Creating a Responsive Website: The Footer Part 2

Feb 15, 2012
CSS HTML
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We’re going to pick up where we left off in our last tutorial on creating our responsive web design footer.

In the last tutorial you may recall that we laid out the large version of our footer and inserted a Twitter feed as well.  In this tutorial we’re going to finish off our footer by making it responsive and plugging in the jQuery necessary to make our Twitter feed work.

If your dog ate your work up until this point, you can download the source code here. Before we get started, let’s take another quick look at what we’ll be finishing up today.

We’ll begin with our Twitter feed and break it down in to three parts.  The first thing we’re going to need to do is retrieve our tweets and set it up so that we can easily change the account name, how many tweets we want displayed, and what element we want it to look for to display our tweets.  To do this we’re going to utilize AJAX to call the Twitter API in JSON format and then process it.  My code looks as follows.

JQTWEET = {

	user: 'TheScottStanton',
	numTweets: 1,
	appendTo: '.twitter',

	loadTweets: function() {
		$.ajax({
			url: 'http://api.twitter.com/1/statuses/user_timeline.json/',
			type: 'GET',
			dataType: 'jsonp',
			data: {
				screen_name: JQTWEET.user,
				include_rts: true,
				count: JQTWEET.numTweets,
				include_entities: true
			},
			success: function(data, textStatus, xhr) {

			 var html = '<div class="tweet">TWEET_TEXT<div class="time">AGO</div>';

				 for (var i = 0; i < data.length; i++) {
					$(JQTWEET.appendTo).append(
						html.replace('TWEET_TEXT', JQTWEET.ify.clean(data[i].text))
							.replace(/USER/g, data[i].user.screen_name)
							.replace('AGO', JQTWEET.timeAgo(data[i].created_at))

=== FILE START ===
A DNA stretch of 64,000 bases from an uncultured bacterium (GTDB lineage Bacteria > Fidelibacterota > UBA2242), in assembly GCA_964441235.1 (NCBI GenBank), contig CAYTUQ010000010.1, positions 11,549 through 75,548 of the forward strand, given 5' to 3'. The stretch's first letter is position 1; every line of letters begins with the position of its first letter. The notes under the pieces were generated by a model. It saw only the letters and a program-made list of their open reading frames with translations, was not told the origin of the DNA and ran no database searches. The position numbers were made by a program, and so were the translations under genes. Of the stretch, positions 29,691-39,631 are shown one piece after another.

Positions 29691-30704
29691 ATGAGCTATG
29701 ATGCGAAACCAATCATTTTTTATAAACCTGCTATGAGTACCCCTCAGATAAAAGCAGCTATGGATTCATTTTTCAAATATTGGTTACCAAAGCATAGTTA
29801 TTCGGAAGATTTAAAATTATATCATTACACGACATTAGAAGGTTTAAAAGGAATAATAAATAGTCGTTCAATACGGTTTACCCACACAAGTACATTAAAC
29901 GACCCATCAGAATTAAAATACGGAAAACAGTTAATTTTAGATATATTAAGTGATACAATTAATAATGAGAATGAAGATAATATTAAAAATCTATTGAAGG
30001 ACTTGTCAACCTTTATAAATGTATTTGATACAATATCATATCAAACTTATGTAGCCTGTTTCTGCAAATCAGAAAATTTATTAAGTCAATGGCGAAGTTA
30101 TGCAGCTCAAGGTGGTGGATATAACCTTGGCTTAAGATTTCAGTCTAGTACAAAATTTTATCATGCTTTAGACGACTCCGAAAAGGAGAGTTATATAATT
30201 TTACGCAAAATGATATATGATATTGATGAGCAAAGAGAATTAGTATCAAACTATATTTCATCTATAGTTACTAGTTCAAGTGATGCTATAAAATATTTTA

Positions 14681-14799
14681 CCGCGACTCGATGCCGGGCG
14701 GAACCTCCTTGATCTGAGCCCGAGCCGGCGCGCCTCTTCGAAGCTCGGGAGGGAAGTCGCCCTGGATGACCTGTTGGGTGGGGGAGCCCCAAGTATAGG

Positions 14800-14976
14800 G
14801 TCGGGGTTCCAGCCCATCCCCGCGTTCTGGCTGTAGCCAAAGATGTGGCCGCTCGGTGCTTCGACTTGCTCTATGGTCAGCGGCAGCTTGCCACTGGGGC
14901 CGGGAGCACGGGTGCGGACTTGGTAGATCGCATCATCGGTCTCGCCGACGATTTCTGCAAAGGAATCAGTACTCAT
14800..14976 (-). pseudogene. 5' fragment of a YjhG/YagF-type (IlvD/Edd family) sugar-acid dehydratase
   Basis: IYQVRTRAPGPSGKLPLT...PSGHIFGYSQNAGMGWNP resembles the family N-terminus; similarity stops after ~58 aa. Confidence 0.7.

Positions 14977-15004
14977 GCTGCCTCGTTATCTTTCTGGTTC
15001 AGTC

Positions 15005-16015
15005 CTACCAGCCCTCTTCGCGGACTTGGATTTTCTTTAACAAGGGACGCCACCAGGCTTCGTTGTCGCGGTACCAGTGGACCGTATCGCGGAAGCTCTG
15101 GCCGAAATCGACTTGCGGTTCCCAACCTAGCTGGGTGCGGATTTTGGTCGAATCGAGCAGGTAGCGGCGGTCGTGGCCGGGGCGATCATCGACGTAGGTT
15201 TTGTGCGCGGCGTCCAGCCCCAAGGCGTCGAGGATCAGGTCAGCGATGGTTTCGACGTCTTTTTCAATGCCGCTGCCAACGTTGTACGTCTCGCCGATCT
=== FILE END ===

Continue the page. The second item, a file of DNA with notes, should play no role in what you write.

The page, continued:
.replace(/ID/g, data[i].id_str)
					);

				 }
			}	

		});

	},

Next we’re going to want to create a dynamic calculator that can tell us how long ago we posted the tweet.  We’ll start by getting the time it was posted, which will require having to make an exception for IE as it can’t handle the screwy Ruby dates.  After that we’ll create a series of if statements to give our time stamp a relative time like “seconds ago”, or “about 1 hour ago.”

    timeAgo: function(dateString) {
		var rightNow = new Date();
		var then = new Date(dateString);

		if ($.browser.msie) {
			then = Date.parse(dateString.replace(/( \+)/, ' UTC$1'));
		}

		var diff = rightNow - then;

		var second = 1000,
		minute = second * 60,
		hour = minute * 60,
		day = hour * 24,
		week = day * 7;

		if (isNaN(diff) || diff < 0) {
			return "";
		}

		if (diff < second * 2) {
			return "that just happened";
		}

		if (diff < minute) {
			return Math.floor(diff / second) + " seconds ago";
		}

		if (diff < minute * 2) {
			return "about 1 minute ago";
		}

		if (diff < hour) {
			return Math.floor(diff / minute) + " minutes ago";
		}

		if (diff < hour * 2) {
			return "about 1 hour ago";
		}

		if (diff < day) {
			return  Math.floor(diff / hour) + " hours ago";
		}

		if (diff > day && diff < day * 2) {
			return "yesterday";
		}

		if (diff < day * 365) {
			return Math.floor(diff / day) + " days ago";
		}

		else {
			return "back in the dark ages";
		}
	},

Finally we want to convert our trendy hash tag words, other people we tag, and plain old links in to hyperlinks so anyone reading the tweet off our site will be able to click through.

    ify:  {
      link: function(tweet) {
        return tweet.replace(/\b(((https*\:\/\/)|www\.)[^\"\']+?)(([!?,.\)]+)?(\s|$))/g, function(link, m1, m2, m3, m4) {
          var http = m2.match(/w/) ? 'http://' : '';
          return '<a class="twtr-hyperlink" target="_blank" href="' + http + m1 + '">' + ((m1.length > 25) ? m1.substr(0, 24) + '...' : m1) + '</a>' + m4;
        });
      },

      at: function(tweet) {